Where did dogs originate, and how did we come to share our hearth with them, and allow them full access to our young?
These quesions may never be fully answered. However, we have learned a few things. We do know, that during the late Pleiostocene, early humans and wolves had developed to where they both operated with similar social systems. Both species operated in small 'packs', or tribal groups, usually family groups, in overlapping territories. Both had similar diets, and their capabilities, while similar, were complementary to each other.
Sometime, around 125,000 years ago, some of these 'packs' started working together for their mutual benefit. Dogs, and modern humans, were the result of this symbiosis, each enhancing the others capabilities in hunting and capturing food.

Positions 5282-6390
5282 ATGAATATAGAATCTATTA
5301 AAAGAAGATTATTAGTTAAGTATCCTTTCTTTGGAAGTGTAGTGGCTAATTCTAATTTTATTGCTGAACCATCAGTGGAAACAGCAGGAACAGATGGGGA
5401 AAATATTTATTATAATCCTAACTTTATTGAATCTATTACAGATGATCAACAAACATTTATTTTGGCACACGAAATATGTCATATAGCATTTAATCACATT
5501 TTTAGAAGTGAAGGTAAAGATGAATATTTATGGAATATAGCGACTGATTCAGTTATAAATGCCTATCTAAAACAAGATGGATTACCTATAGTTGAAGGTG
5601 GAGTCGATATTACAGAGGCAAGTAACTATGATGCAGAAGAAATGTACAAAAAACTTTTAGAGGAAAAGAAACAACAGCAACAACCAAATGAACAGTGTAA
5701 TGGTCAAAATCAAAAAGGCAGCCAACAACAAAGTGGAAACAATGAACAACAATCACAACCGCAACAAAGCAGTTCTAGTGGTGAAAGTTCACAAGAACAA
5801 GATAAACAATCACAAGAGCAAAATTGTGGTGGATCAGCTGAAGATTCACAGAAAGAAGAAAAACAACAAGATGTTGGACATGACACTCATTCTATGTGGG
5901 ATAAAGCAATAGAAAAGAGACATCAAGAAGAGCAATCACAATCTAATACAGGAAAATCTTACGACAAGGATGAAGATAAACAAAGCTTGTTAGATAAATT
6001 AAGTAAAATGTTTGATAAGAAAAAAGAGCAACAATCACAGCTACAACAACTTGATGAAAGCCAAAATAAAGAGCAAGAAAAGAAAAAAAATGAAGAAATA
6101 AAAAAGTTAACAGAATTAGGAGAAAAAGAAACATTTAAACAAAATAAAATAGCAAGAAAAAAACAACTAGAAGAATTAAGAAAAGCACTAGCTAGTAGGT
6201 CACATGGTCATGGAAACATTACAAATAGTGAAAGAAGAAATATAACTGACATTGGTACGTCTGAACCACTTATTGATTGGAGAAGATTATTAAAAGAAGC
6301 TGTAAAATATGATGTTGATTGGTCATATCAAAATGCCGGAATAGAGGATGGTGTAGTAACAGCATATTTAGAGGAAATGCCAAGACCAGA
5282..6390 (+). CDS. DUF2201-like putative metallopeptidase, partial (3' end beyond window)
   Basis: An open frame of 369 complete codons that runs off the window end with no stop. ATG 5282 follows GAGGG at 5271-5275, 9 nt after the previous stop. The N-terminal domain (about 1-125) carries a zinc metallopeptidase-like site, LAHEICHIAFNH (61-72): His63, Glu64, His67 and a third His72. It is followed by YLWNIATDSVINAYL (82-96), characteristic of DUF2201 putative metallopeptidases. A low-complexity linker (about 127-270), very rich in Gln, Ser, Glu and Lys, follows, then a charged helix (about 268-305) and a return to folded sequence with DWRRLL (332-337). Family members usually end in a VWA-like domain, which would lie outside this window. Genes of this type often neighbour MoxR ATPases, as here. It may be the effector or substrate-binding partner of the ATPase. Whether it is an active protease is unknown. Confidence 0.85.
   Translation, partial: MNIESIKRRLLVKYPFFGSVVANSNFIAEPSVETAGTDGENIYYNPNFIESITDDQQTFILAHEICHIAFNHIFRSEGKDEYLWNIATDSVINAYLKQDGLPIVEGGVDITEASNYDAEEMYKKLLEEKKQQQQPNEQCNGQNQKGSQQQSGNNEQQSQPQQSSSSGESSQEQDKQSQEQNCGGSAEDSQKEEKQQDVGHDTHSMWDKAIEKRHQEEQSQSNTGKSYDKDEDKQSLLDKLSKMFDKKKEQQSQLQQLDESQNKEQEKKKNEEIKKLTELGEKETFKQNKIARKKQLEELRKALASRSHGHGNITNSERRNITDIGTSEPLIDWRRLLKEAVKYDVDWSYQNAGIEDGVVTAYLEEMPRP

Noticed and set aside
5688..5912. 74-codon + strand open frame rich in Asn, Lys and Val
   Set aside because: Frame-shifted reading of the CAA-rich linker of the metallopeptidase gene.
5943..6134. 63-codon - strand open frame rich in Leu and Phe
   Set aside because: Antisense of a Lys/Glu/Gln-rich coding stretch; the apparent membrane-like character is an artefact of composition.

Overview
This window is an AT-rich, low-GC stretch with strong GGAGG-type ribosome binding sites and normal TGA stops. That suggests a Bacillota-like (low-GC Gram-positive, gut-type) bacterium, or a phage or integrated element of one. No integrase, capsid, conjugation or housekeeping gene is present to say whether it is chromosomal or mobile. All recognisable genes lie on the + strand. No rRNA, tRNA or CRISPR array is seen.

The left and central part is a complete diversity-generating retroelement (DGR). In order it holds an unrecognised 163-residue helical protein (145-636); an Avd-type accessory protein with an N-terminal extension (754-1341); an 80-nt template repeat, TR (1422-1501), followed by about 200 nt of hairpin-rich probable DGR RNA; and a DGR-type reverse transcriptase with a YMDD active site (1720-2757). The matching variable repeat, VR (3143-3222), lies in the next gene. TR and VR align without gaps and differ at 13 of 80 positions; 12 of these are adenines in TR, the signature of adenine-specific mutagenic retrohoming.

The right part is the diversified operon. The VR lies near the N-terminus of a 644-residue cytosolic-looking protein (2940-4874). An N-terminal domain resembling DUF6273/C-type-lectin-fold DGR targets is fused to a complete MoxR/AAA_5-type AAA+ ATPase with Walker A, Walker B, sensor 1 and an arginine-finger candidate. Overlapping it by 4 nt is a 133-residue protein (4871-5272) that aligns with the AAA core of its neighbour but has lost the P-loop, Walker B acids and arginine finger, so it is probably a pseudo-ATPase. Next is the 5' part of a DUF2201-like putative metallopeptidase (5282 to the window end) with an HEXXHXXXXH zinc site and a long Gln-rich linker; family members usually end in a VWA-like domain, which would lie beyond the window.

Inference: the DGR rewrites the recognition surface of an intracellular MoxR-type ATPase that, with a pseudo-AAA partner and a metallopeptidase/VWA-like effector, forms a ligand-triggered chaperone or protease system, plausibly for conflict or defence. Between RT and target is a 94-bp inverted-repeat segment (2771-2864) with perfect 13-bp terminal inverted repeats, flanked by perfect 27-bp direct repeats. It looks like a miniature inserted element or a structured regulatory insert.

By the end of the Pleiostocene era, some 10,000 years ago, the dog was firmly established as a working partner with humans, and humans were busily domesticating other animals, using dogs to help them control the growing flocks and herds.
© COPYRIGHT 2002-2003 Allan Lauchlan